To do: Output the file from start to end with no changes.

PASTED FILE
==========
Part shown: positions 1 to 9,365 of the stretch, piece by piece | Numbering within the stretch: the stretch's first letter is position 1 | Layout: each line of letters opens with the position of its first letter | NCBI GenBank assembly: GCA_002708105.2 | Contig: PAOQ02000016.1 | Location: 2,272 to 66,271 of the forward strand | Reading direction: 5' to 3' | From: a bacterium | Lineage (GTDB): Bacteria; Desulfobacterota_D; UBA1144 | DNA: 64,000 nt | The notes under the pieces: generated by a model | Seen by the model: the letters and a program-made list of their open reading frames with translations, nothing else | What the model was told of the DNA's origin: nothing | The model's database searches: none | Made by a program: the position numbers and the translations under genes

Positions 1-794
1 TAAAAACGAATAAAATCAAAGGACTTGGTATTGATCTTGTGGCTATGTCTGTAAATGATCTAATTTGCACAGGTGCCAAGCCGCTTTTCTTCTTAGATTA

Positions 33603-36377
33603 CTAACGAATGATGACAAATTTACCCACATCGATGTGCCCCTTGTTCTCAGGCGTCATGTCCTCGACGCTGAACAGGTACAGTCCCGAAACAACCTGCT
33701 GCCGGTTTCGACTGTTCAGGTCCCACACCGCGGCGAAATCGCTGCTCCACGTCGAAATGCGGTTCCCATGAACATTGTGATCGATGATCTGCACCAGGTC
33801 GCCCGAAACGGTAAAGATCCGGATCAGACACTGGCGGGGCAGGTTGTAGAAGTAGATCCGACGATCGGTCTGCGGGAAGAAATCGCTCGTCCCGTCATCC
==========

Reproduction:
Part shown: positions 1 to 9,365 of the stretch, piece by piece | Numbering within the stretch: the stretch's first letter is position 1 | Layout: each line of letters opens with the position of its first letter | NCBI GenBank assembly: GCA_002708105.2 | Contig: PAOQ02000016.1 | Location: 2,272 to 66,271 of the forward strand | Reading direction: 5' to 3' | From: a bacterium | Lineage (GTDB): Bacteria; Desulfobacterota_D; UBA1144 | DNA: 64,000 nt | The notes under the pieces: generated by a model | Seen by the model: the letters and a program-made list of their open reading frames with translations, nothing else | What the model was told of the DNA's origin: nothing | The model's database searches: none | Made by a program: the position numbers and the translations under genes

Positions 1-794
1 TAAAAACGAATAAAATCAAAGGACTTGGTATTGATCTTGTGGCTATGTCTGTAAATGATCTAATTTGCACAGGTGCCAAGCCGCTTTTCTTCTTAGATTA

Positions 33603-36377
33603 CTAACGAATGATGACAAATTTACCCACATCGATGTGCCCCTTGTTCTCAGGCGTCATGTCCTCGACGCTGAACAGGTACAGTCCCGAAACAACCTGCT
33701 GCCGGTTTCGACTGTTCAGGTCCCACACCGCGGCGAAATCGCTGCTCCACGTCGAAATGCGGTTCCCATGAACATTGTGATCGATGATCTGCACCAGGTC
33801 GCCCGAAACGGTAAAGATCCGGATCAGACACTGGCGGGGCAGGTTGTAGAAGTAGATCCGACGATCGGTCTGCGGGAAGAAATCGCTCGTCCCGTCATCC